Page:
• Blue represents trust, peace, order, and loyalty. People feel a feeling of calmness and serenity with this color. Blue is used by social media companies, government, medical and financial companies to express transparency, honesty, confidence, and responsibility.
  • Red is the color of blood, a symbol of violence and aggression, and passion and warmth. Red is a powerful and intense color that causes excitement, increasing people’s heartbeat and breathing rates. It draws attention and signals a call for action.
  • Yellow definitely screams for attention and stimulates our emotions. Yellow appeals to the child in everyone as it is associated with cheerfulness and fun.
  • Orange represents warmth and happiness. It promotes conversation, stimulates appetite, and encourages adventure and optimism.
  • Purple is associated with royalty and luxury. The color also hints at magic and fantasy.
  • Green has one of the most apparent interpretations. The color of plants and trees, green represents the love for nature, healing, freshness, and growth. Alternatively, it’s also the color of American money and signifies wealth, jealousy, and envy.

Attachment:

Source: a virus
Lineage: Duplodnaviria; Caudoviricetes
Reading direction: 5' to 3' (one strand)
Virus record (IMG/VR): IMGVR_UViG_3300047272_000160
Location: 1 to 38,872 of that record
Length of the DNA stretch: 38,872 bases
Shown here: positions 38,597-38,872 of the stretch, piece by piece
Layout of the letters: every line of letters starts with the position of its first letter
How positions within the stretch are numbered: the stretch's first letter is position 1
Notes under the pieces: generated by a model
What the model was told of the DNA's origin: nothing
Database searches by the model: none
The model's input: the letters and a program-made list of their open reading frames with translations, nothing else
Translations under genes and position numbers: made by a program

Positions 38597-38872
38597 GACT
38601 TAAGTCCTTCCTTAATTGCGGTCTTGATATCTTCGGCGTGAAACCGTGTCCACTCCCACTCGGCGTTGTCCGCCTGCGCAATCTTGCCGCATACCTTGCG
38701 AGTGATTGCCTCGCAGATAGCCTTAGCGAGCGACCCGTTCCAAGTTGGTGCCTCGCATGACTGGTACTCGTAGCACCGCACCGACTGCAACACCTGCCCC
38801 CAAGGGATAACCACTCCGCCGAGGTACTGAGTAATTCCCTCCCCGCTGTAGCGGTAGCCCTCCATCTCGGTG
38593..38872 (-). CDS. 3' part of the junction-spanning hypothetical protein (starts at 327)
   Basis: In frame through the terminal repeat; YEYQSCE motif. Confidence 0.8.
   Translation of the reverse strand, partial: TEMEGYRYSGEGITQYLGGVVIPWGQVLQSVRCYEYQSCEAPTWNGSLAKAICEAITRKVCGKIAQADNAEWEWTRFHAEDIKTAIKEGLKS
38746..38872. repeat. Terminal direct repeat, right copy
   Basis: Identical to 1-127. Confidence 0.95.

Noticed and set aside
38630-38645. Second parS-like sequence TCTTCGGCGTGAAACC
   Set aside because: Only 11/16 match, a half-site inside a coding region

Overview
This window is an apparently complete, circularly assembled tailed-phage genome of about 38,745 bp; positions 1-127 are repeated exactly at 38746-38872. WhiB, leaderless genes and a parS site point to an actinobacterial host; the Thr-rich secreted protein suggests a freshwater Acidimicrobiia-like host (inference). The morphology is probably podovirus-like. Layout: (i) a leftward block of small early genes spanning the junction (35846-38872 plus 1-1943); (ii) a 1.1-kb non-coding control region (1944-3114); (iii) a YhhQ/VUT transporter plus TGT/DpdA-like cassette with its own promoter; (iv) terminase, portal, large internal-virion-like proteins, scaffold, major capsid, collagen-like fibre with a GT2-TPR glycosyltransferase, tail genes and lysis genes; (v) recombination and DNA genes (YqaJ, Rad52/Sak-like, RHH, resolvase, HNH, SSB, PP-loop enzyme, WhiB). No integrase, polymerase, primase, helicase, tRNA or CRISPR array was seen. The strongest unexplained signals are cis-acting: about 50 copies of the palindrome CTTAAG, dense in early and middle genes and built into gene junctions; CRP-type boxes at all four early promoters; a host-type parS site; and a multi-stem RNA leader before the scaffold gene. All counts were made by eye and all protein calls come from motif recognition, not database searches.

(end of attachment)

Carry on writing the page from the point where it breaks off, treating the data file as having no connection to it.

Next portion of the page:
• White is quite sickening and boring for the eyes due to its brightness and emptiness, but it represents cleanliness, purity, freshness, and goodness.
  • Black is a color of wealth, power, elegance, strength, and authority. This is quite a tricky color to use as it also signifies gloominess, fear, and mourning. Black can be used to contrast other colors and is required for others to have depth.


Step 2: The Three W's: Who, What, and Why

After familiarizing yourself with the colors, the next step to do is to compile first relevant data about your website. Who do you want to cater to? What product are you planning to promote? What do you intend to achieve? Why are establishing this website?

The kind of questions above are fundamental in choosing colors for your web page. Take gender preferences, for example. According to studies, women prefer blue, pink, purple, and red while men like blue, green, black, brown, and white. Women’s beauty products like L’Oréal, Dove, Victoria’s Secret are known to use pink, purple, and white. Men’s hygiene products and clothing meanwhile focus on dark hues like blue and black.